Gnome ashamed of booing the team during the anthem decided to keep his Christmas cheer about him.

I came in good Christmas cheer and I will leave under the same. I invite you to our home to feast and be merry while I wish you the warmest of Christmas cheer.

BAH HUM BUG! Said an increasingly grumpy Hicks.

Without further stating a word to Hicks, Gnome shook Shades hand and wished him the warmest of Christmas greetings.

Shade warmly returned the greeting and uttered a hearty “Go Pacers” to which Gnome warmly returned as he and his wife left the building.

Old Hicks temper started to flare.

One more word from you, said Hicks, and you will celebrate the Holidays by losing your situation.

A shrunken Shade began to retreat to his cubby when in through the door burst a jolly looking fellow all clad in blue and gold.

Is this the business of “it’s a they thing” asked the man?

I have spent a good deal of money on a sign to state that very thing, Hicks replied very agitated.

Good then, said the man, do I have the pleasure of speaking to Mr. J or Mr. Hicks?

ChicagoJ has been dead these past seven years, said Hicks softening ever so slightly, in fact he has been dead seven years this very night.

I am sorry Mr. Hicks, said the man, however I am confident that Mr. J’s liberality will be echoed by his surviving partner.

Yes, said a snickering Hicks, Chicago J and myself were kindred spirits.

My name is Naptown Seth and I represent the Pacers foundation. We are collecting for the poor and needy in an effort to provide them with some form of comfort and joy by purchasing Pacers coats and tickets.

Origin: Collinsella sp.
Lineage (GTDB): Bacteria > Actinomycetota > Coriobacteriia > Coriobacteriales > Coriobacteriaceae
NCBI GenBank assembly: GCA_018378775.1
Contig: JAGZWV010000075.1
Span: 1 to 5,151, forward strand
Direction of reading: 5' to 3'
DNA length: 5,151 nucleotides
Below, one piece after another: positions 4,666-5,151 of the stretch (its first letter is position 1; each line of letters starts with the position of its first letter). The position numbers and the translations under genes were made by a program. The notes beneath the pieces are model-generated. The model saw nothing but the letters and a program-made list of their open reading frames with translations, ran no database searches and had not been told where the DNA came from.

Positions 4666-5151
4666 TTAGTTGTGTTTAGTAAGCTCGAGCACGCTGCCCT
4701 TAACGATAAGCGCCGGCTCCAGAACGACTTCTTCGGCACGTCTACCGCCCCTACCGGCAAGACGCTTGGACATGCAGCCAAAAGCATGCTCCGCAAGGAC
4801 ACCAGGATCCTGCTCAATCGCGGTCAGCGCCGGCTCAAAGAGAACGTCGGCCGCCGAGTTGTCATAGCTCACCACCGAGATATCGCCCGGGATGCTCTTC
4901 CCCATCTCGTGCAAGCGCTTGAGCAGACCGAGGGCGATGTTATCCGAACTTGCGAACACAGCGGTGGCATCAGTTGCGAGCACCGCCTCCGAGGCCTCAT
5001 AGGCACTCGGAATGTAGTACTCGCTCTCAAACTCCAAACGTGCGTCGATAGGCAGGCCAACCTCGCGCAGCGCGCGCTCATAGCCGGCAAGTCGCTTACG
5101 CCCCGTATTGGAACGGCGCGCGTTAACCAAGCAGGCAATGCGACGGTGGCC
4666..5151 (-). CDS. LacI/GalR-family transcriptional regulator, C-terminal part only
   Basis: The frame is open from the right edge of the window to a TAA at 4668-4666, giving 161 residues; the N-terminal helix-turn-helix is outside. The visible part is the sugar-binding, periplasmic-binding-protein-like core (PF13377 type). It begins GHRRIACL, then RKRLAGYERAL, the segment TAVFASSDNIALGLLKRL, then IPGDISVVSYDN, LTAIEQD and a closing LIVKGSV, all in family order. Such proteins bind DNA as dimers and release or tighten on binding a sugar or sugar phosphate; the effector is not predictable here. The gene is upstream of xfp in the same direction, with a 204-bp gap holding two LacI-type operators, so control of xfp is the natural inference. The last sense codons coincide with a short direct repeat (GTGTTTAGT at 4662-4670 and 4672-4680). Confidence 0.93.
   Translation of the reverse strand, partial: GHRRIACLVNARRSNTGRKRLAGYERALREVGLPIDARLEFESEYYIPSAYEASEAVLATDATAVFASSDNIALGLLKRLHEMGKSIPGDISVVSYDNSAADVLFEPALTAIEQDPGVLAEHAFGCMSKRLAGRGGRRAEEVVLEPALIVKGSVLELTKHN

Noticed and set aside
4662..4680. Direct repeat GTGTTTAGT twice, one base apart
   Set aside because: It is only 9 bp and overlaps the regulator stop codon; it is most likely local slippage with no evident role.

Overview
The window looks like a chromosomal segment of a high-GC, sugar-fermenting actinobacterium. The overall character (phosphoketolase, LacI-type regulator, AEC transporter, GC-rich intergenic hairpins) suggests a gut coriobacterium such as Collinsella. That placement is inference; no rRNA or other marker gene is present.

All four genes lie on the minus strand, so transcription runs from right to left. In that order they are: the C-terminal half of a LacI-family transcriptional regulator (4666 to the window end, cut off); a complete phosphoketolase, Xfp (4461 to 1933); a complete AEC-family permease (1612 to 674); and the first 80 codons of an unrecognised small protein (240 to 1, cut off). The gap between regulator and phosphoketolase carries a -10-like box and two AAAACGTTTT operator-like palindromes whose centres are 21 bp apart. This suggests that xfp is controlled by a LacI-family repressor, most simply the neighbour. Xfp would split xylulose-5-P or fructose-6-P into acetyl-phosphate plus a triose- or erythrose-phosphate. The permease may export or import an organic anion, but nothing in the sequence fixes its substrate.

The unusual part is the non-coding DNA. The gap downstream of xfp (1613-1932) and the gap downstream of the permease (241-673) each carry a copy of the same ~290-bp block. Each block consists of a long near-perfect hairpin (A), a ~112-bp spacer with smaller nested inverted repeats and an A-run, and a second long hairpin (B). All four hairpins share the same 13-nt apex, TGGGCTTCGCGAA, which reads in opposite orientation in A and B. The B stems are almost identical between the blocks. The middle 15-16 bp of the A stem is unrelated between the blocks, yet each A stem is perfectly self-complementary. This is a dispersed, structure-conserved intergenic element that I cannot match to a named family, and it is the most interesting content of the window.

Is there no goodwill store are the Pacers no longer giving away discounts to games, asked Hicks?

Yes, said Seth, but Goodwill does not guarantee that the clothing will be Pacers gear and since the Pacers have been doing so poorly these past few years that the team gives away all that they can but it is not enough to go around.

How much can I put you down for, asked Seth?

Nothing, replied Hicks.

Oh you wish to remain anonymous, asked Seth?

I wish to be left alone, Hick replied, I do not make merry at the holiday and I do not have time for idle people who will not help themselves.

With that Naptown Seth closed his book and took his leave.

By now it was time to close the business for the day.

I suppose you will want the entire day off for Christmas, said Hicks to Shade.

Yes, it is troublesome. What reason is it to celebrate the robbing of a man every December 25, if I paid you $1.00 less you would feel yourself ill used, said Hicks. You be back in here all the earlier the next day.

Yes sir, said Shade who then put on his tattered leather Pacers coat & placed on his Pacers gloves and ran out the door.

Humbug, thought Hicks.

Hicks closed up the shop for the night and carefully turned the heat off so as not to waste money. He donned his Golden State Warriors jacket and placed on his Orlando Magic wool hat and walked out the door.

As he passed by the cold and weary he never gave them a second thought. He arrived at BW3’s and he was ushered to his usual table in the corner where he was brought his meal of naked wings and iced tea. He asked the waiter to turn the TV to any channel that was not playing an NBA game.